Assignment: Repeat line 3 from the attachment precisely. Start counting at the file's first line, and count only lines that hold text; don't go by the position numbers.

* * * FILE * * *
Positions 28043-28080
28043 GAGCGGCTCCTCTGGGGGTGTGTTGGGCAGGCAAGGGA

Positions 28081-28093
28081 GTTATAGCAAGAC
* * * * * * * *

Positions 28081-28093